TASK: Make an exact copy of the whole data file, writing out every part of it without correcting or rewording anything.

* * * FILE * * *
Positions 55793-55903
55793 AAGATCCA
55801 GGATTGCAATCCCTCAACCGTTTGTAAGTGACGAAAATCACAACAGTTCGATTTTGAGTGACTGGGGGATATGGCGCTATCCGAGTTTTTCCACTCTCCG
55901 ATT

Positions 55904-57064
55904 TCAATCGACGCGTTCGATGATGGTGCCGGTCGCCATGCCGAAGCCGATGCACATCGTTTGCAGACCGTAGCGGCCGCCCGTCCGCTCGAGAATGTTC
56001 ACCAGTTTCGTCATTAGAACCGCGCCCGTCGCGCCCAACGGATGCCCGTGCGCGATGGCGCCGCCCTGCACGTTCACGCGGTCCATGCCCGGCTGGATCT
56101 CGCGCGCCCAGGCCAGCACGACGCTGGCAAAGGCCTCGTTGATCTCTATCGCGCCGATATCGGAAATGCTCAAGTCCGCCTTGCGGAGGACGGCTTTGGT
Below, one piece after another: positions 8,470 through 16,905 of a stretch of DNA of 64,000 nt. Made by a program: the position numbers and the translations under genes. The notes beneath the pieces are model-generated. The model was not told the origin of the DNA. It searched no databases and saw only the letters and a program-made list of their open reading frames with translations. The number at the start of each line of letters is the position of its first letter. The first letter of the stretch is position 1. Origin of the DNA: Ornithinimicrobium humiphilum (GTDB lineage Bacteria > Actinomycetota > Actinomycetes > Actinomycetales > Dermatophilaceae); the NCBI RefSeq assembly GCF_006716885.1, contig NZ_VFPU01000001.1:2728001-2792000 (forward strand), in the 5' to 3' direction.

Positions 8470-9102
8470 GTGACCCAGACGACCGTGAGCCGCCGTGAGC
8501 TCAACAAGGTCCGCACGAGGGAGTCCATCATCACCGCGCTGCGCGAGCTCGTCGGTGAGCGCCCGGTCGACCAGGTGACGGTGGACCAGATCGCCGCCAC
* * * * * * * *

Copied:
Positions 55793-55903
55793 AAGATCCA
55801 GGATTGCAATCCCTCAACCGTTTGTAAGTGACGAAAATCACAACAGTTCGATTTTGAGTGACTGGGGGATATGGCGCTATCCGAGTTTTTCCACTCTCCG
55901 ATT

Positions 55904-57064
55904 TCAATCGACGCGTTCGATGATGGTGCCGGTCGCCATGCCGAAGCCGATGCACATCGTTTGCAGACCGTAGCGGCCGCCCGTCCGCTCGAGAATGTTC
56001 ACCAGTTTCGTCATTAGAACCGCGCCCGTCGCGCCCAACGGATGCCCGTGCGCGATGGCGCCGCCCTGCACGTTCACGCGGTCCATGCCCGGCTGGATCT
56101 CGCGCGCCCAGGCCAGCACGACGCTGGCAAAGGCCTCGTTGATCTCTATCGCGCCGATATCGGAAATGCTCAAGTCCGCCTTGCGGAGGACGGCTTTGGT
Below, one piece after another: positions 8,470 through 16,905 of a stretch of DNA of 64,000 nt. Made by a program: the position numbers and the translations under genes. The notes beneath the pieces are model-generated. The model was not told the origin of the DNA. It searched no databases and saw only the letters and a program-made list of their open reading frames with translations. The number at the start of each line of letters is the position of its first letter. The first letter of the stretch is position 1. Origin of the DNA: Ornithinimicrobium humiphilum (GTDB lineage Bacteria > Actinomycetota > Actinomycetes > Actinomycetales > Dermatophilaceae); the NCBI RefSeq assembly GCF_006716885.1, contig NZ_VFPU01000001.1:2728001-2792000 (forward strand), in the 5' to 3' direction.

Positions 8470-9102
8470 GTGACCCAGACGACCGTGAGCCGCCGTGAGC
8501 TCAACAAGGTCCGCACGAGGGAGTCCATCATCACCGCGCTGCGCGAGCTCGTCGGTGAGCGCCCGGTCGACCAGGTGACGGTGGACCAGATCGCCGCCAC